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Gracias Madre rejects ‘industrialised’ Tequila production

Los Angeles cocktail bar Gracias Madre has launched a drinks menu that only features agave spirits made without “industrialised and chemical” processes.

Gracias Madre has launched a new menu that doesn’t feature any spirits made using the diffuser process

The American drinking den has compiled a list of Tequilas, mezcals, bacanoras and raicillas that are not made using the diffuser process, a move its founders hope will “start a conversation” about the practice in the industry.

In Tequila production, the diffuser process extracts starch from the agave before it is cooked using high pressure water. The traditional method of extracting sugars from the plants involves roasting them in an oven before crushing the piñas with a large stone wheel.

Maxwell Reis, beverage director at Gracias Madre, said: “Gracias Madre will no longer serve any products subject to the industrialised and chemical process known as diffuser production or support the distilleries that house these practices.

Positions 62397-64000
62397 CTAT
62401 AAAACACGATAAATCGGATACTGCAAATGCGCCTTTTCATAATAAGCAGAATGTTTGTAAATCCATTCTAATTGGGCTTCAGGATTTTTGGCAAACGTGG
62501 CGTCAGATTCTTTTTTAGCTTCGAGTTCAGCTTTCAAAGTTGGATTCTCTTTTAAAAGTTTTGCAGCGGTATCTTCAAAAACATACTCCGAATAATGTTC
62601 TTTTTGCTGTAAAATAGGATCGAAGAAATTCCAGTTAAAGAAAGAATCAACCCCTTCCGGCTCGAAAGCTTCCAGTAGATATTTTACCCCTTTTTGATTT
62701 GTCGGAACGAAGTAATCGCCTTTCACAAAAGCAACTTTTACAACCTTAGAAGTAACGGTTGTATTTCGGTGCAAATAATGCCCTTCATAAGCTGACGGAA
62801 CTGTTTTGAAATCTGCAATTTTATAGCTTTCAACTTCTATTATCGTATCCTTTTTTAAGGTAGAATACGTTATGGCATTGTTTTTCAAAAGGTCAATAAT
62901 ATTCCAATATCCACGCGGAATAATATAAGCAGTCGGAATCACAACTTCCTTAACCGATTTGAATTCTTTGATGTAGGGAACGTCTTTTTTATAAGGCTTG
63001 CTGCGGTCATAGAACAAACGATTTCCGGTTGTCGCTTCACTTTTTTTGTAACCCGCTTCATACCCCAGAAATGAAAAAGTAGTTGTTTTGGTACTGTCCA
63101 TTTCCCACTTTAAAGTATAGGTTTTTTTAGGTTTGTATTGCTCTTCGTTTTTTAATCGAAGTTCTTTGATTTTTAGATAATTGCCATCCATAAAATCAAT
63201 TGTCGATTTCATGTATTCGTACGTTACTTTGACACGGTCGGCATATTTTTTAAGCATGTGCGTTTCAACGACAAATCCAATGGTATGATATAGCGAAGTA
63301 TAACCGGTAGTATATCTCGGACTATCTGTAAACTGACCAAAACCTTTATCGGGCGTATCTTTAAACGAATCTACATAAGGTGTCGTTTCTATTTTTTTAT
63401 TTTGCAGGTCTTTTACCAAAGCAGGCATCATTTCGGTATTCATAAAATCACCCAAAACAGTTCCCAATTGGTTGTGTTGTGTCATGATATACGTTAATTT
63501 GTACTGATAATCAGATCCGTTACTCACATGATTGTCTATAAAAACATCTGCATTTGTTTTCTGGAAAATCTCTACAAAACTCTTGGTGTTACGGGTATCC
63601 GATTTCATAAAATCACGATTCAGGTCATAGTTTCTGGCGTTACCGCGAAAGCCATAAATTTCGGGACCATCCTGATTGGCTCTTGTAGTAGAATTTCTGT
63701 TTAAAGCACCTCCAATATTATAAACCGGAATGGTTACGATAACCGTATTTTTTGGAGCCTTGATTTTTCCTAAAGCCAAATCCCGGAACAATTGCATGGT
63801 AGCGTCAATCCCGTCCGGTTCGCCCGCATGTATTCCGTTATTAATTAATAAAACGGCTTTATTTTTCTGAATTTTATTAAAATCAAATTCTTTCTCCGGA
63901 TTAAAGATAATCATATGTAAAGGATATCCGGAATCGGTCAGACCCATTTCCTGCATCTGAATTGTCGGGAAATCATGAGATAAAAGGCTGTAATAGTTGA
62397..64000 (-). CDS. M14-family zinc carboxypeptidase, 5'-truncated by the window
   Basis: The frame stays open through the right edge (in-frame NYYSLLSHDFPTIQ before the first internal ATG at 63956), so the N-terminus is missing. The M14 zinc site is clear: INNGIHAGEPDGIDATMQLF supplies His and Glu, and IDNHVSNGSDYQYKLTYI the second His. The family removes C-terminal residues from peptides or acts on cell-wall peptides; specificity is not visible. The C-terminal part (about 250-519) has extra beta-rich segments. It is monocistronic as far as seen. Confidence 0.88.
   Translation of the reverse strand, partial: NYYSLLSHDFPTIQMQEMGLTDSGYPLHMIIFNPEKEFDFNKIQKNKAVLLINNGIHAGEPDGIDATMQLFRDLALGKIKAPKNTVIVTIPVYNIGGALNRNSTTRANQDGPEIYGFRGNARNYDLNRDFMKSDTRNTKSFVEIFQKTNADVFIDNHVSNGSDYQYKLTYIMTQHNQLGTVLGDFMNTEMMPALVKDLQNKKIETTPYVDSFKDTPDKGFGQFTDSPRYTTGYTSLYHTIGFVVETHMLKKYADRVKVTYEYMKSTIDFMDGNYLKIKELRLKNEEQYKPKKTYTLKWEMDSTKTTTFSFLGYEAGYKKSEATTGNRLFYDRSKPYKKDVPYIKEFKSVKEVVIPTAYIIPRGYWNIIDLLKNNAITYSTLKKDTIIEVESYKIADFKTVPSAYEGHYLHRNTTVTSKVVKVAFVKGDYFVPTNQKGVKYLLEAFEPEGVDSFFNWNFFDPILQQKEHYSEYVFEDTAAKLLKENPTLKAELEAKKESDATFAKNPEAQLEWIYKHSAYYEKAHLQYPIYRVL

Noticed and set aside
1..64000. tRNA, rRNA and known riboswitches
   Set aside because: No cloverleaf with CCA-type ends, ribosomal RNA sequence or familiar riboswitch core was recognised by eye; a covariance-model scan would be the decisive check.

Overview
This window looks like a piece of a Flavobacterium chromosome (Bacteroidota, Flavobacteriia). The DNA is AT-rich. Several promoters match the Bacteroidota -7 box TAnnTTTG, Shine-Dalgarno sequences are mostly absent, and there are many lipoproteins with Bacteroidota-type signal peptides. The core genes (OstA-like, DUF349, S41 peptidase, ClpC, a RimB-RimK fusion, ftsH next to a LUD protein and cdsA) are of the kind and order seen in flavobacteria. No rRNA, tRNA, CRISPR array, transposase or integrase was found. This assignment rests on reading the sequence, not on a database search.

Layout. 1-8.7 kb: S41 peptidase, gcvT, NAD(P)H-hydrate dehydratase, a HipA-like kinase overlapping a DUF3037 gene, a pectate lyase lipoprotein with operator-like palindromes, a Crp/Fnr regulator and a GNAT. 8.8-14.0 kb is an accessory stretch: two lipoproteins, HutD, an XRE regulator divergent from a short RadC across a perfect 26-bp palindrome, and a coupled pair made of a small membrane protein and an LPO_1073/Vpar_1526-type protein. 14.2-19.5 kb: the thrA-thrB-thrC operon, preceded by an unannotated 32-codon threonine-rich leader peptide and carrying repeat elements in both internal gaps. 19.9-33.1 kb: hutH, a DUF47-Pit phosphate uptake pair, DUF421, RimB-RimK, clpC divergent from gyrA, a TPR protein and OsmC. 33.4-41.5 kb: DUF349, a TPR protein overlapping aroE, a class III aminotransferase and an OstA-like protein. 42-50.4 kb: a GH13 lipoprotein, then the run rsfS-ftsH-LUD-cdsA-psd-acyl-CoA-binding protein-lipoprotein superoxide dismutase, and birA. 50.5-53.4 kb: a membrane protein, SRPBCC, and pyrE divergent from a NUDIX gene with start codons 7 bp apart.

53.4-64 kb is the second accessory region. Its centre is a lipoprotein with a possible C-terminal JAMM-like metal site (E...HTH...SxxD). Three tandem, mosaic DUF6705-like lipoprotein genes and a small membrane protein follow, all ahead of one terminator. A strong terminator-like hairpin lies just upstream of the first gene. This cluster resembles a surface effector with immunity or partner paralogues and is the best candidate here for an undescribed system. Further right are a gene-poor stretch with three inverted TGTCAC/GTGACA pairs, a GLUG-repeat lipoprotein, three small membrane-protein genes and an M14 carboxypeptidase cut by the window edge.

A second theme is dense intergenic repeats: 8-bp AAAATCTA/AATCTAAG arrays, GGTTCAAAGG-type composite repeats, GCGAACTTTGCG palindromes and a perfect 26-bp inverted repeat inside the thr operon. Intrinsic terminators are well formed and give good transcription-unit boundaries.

“We’ve taken this opportunity to take a stand against these processes and educate our guests about what they choose or choose not to put in their bodies.”

The Poeta des la Suenos is made with mezcal, blue majik algae, Benedictine, vermouth and grapefruit

Cocktails on the bar’s menu have been made with spirits deemed to be “sustainable and accountable”, and include the Rocket Man, made with arugula, gentian, fino Sherry, lime, mezcal and aquavit.

The bar’s other signature cocktails include the Tepache Junglebird, which combines tepache, roasted pineapple, Campari, black strap molasses and reposado Tequila, and the Poeta des la Suenos, made with espadin, cuixe and tepextate mezcal, blue majik algae, Benedictine, vermouth blanc and grapefruit oil.

Gracias Madre also boasts an extensive menu of agave spirits, including single village mezcals, barrel-aged Tequilas, ensambles mezcals, bacanoras, raicillas and more.

Reis added: “I fell in love with agave spirits while tending bar in LA. The deeper I dug, the more I began to see each bottle as a story of tradition and the land from which it came.

“I wanted to give our guests the opportunity to look beyond any previous misconceptions and find an approachable foray into the world of what I feel is truly the most diverse and nuanced spirit category.”

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